Fires burn in Yellowstone and near Yosemite
Updated On: Aug 20 2013 12:42:45 AM CDT
Four wildfires were burning in Yellowstone National Park on Tuesday, the 25th anniversary of a devastating day in 1988 when massive wildfires in the park suddenly grew by tens of thousands of acres.
The fires now burning in Yellowstone, all of them in Wyoming's corner of the park, are minimal compared with those of 1988, which ended up affecting almost 800,000 acres -- or 36 percent -- of park territory.
The largest wildfire Tuesday was the 4,500-acre Alum Fire, burning near the center of the park near Mud Volcano. The lighting-caused fire was discovered last Wednesday and grew quickly over the weekend, but it had limited activity Tuesday, according to InciWeb, a federal website that collects information from agencies like the U.S. Forest Service and Bureau of Land Management.
The Alum Fire forced a temporary road closure from Canyon Village south to Fishing Bridge, but all other roads leading into and through the park, along with all campgrounds and services, were open, the park said. There were no imminent evacuations for any part of the park.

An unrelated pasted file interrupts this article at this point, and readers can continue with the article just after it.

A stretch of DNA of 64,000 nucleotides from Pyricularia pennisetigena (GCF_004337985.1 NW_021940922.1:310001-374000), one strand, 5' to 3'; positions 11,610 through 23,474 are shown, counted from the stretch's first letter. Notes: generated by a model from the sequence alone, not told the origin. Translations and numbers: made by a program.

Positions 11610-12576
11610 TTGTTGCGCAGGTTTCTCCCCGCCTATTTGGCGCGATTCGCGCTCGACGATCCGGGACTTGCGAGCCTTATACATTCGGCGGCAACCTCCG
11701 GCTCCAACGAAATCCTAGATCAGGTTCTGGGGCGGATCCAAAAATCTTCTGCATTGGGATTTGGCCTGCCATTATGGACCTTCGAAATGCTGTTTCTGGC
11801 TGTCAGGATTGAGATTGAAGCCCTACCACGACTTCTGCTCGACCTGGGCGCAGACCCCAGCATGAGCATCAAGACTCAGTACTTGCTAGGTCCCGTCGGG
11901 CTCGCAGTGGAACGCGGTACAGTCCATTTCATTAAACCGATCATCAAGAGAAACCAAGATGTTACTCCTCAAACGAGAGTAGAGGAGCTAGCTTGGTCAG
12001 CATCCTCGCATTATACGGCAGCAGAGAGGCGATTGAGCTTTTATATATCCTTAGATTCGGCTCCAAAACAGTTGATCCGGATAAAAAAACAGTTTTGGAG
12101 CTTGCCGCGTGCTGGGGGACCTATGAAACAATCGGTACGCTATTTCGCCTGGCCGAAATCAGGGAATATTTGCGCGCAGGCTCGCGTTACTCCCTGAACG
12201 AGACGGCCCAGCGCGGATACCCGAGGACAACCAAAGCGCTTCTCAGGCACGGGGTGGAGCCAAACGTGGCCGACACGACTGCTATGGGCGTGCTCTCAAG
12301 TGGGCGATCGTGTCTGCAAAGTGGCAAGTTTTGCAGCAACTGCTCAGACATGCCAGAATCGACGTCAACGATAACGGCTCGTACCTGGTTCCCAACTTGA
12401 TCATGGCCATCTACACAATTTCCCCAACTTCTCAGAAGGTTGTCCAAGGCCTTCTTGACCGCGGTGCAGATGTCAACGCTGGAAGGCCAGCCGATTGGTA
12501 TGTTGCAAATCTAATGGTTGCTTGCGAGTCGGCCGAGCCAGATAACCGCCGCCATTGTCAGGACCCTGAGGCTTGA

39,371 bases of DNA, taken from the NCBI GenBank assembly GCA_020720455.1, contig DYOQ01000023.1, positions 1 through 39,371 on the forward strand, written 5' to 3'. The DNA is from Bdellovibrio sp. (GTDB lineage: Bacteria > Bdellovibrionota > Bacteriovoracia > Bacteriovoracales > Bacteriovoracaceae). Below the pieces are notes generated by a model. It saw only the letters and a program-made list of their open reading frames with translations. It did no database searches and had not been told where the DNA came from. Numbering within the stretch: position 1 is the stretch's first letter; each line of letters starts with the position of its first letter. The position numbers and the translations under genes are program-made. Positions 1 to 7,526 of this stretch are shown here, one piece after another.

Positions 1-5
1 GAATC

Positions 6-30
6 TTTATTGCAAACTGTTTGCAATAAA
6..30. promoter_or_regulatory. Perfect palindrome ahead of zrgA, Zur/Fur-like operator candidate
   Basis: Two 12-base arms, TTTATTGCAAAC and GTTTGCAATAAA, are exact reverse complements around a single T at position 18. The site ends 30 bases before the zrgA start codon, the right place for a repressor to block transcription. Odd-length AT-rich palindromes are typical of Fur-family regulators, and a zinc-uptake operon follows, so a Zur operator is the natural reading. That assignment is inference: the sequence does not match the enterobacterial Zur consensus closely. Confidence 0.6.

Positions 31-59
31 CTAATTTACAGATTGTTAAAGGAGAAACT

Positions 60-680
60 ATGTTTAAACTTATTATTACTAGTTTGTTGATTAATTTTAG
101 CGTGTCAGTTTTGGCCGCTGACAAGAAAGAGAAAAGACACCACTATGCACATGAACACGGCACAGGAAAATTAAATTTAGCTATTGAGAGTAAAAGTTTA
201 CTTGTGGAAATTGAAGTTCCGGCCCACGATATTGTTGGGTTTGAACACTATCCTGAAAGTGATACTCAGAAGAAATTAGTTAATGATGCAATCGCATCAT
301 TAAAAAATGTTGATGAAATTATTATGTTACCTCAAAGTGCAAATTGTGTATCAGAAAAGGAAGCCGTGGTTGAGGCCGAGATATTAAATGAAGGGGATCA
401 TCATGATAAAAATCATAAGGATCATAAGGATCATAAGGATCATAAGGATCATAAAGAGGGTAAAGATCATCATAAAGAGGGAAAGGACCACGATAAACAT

The most activity Tuesday was with the Alder Fire, another lightning-caused fire that was at 3,000 acres and growing. It was burning on a peninsula at the south end of Yellowstone Lake, however, so it is hemmed in by water on three sides and by a recently burned area to the south, InciWeb said.
Two other fires in Yellowstone, also caused by lightning, were modest by comparison: The Snake Fire, burning near the park's south entrance along the boundary with Grand Teton National Park, was at 200 acres; and the Druid Fire, near the park's northeast entrance, was at 100 acres.
A much larger fire was burning Tuesday in California in the Stanislaus National Forest, just east of Yosemite National Park.
The Rim fire measured more than 10,000 acres and was 0% contained Tuesday, InciWeb reported. It was burning in inaccessible and steep terrain, hampering firefighting efforts.
The fire recently moved south over Highway 120, in the southern part of the forest, forcing the closure of part of the road and evacuations in the nearby town of Buck Meadows.
No westbound traffic was being allowed out of Yosemite because of the fire.
In the summer of 1988, more than 50 wildfires -- most of them caused by lightning -- burned at Yellowstone, marshaling the largest firefighting effort ever seen in the United States up to that time.
No humans died, but about 300 large animals were killed.
The first fire that year began June 14, and new fires popped up every week, if not every day. August 20 was the worst single day of that summer; warm and heavy winds helped the fire burn more than 150,000 acres on a day later known as "Black Saturday."
Snow and rain finally fell Sept. 11 of that year, marking the beginning of the end of Yellowstone's worst summer of fires.
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